Associations among obesity, acute weight gain, and response to treatment with olanzapine in adolescent schizophrenia. Academic Article uri icon

start page

  • 522

end page

  • 530


  • The purpose of this study was to investigate associations between body weight and illness characteristics, including weight gain and therapeutic efficacy, in adolescents with schizophrenia.Adolescents ages 13-17 years (n = 107) with American Psychiatric Association, Diagnostic and Statistical Manual of Mental Disorders, 4th ed. (DSM-IV) schizophrenia enrolled in a 6 week, double-blind, placebo-controlled trial comparing olanzapine and placebo. Therapeutic response was assessed by the Brief Psychiatric Rating Scale for Children (BPRS-C). Secondary outcomes included the Clinical Global Impressions-Severity (CGI-S) scale and Positive and Negative Syndrome Scale (PANSS). Obesity was defined as sex-/age-adjusted body mass index (BMI) ≥ 95th percentile. Linear regression was used to analyze the relationship between weight gain and psychiatric symptom improvement; logistic regression was conducted to identify predictors of baseline obesity.Weight gain was significantly correlated with greater BPRS-C reduction among olanzapine-treated subjects (r = -0.31, p<0.01), whereas a trend was observed among placebo-treated subjects (r = -0.31, p = 0.08). However, this relationship became nonsignificant when analyses were controlled for duration of olanzapine treatment (p=0.12), and a treatment by weight gain interaction did not emerge in a repeated-measures mixed model analysis that included time in the study (t = 1.27, p = 0.21). Additionally, weight gain ≥ 7% was not significantly associated with response or remission. Among 17 adolescents (16%) with obesity at study entry, obesity was not significantly associated with endpoint BPRS-C illness severity. However, girls (p = 0.03), individuals hospitalized within the past year (p = 0.02), and those with less severe overall (p = 0.03) and negative symptoms (p = 0.003) according to the CGI-S and PANSS negative subscale, respectively, were more likely to be obese at baseline.Baseline obesity was associated with lower illness severity, which could be mediated by greater treatment adherence, leading to more weight gain. Olanzapine-related weight gain was not independently associated with symptomatic outcome when controlling for treatment duration. Additional studies are needed to extend these findings to other disorders and medications.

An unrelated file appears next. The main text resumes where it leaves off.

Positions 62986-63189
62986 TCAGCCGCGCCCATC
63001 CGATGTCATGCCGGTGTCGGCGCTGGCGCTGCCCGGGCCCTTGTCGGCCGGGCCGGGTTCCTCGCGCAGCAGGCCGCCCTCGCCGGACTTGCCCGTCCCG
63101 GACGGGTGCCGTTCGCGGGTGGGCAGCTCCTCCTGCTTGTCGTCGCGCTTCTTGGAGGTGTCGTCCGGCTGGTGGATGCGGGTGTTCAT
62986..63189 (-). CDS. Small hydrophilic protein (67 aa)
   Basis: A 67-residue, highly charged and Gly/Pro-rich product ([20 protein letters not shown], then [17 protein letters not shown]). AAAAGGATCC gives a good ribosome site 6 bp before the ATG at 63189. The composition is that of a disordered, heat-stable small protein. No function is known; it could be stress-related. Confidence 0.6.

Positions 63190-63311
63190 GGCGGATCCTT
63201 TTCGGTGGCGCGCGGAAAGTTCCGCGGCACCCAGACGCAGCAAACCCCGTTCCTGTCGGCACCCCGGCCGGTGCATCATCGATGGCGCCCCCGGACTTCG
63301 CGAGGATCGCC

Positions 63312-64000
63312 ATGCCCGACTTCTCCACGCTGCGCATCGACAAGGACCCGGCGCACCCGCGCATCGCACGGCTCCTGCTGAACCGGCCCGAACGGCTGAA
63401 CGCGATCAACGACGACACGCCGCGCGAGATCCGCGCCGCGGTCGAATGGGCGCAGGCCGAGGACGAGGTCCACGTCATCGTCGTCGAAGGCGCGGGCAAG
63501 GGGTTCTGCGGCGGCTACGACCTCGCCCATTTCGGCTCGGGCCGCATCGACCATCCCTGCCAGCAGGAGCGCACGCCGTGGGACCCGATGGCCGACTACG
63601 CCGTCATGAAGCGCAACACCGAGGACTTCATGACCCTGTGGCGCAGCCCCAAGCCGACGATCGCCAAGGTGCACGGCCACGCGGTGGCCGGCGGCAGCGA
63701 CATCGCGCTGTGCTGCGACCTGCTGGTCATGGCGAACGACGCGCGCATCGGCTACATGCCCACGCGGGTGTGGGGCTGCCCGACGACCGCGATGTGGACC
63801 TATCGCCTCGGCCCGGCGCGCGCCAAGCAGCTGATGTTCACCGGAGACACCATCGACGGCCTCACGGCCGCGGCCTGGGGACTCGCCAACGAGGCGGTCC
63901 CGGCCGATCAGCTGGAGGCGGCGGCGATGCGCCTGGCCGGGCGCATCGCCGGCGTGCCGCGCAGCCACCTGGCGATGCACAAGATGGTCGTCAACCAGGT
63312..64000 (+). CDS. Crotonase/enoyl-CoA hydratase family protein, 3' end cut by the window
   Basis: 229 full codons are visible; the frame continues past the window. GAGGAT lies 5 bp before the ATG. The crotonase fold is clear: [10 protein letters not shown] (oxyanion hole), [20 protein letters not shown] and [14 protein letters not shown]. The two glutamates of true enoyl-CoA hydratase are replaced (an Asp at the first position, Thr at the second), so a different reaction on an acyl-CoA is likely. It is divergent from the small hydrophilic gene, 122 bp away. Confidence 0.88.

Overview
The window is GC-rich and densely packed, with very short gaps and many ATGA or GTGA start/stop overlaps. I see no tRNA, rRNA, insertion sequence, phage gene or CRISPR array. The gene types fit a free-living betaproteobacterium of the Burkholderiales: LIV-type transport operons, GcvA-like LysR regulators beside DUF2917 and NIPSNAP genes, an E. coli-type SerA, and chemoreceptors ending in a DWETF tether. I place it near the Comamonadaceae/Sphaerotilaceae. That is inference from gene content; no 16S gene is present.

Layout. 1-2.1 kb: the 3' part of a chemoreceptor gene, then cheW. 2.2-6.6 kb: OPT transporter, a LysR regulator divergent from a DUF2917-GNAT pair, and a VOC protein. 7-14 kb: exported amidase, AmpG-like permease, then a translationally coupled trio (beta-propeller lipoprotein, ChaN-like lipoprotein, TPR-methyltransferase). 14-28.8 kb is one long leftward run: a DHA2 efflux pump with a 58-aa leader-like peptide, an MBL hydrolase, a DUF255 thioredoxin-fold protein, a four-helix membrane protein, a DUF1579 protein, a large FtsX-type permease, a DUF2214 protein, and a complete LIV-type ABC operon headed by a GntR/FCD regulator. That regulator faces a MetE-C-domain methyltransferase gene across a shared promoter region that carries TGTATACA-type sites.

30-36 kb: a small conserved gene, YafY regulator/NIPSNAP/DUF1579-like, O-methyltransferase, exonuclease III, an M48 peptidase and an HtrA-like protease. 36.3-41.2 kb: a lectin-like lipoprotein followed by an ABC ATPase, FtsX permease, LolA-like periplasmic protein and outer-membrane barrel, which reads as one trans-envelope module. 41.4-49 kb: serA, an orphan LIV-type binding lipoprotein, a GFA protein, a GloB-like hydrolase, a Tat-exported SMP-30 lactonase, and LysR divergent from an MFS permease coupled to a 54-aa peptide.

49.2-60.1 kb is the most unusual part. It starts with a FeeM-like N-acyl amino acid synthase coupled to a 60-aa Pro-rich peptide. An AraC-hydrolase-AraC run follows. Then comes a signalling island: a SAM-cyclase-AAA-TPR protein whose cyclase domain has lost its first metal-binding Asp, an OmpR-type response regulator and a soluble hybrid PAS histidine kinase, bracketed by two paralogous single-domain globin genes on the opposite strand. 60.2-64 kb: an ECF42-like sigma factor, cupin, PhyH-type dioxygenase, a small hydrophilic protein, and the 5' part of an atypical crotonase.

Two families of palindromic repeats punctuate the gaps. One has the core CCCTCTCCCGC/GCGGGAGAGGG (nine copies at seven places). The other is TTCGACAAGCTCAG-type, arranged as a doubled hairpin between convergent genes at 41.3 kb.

date/time value

  • October 2013

Digital Object Identifier (DOI)

  • 10.1089/cap.2012.0099

PubMed Identifier

  • 24111982


  • 23


  • 8


  • Adolescent
  • Antipsychotic Agents
  • Benzodiazepines
  • Body Mass Index
  • Double-Blind Method
  • Female
  • Humans
  • Male
  • Models, Statistical
  • Obesity
  • Psychiatric Status Rating Scales
  • Schizophrenia
  • Sex Characteristics
  • Treatment Outcome
  • Weight Gain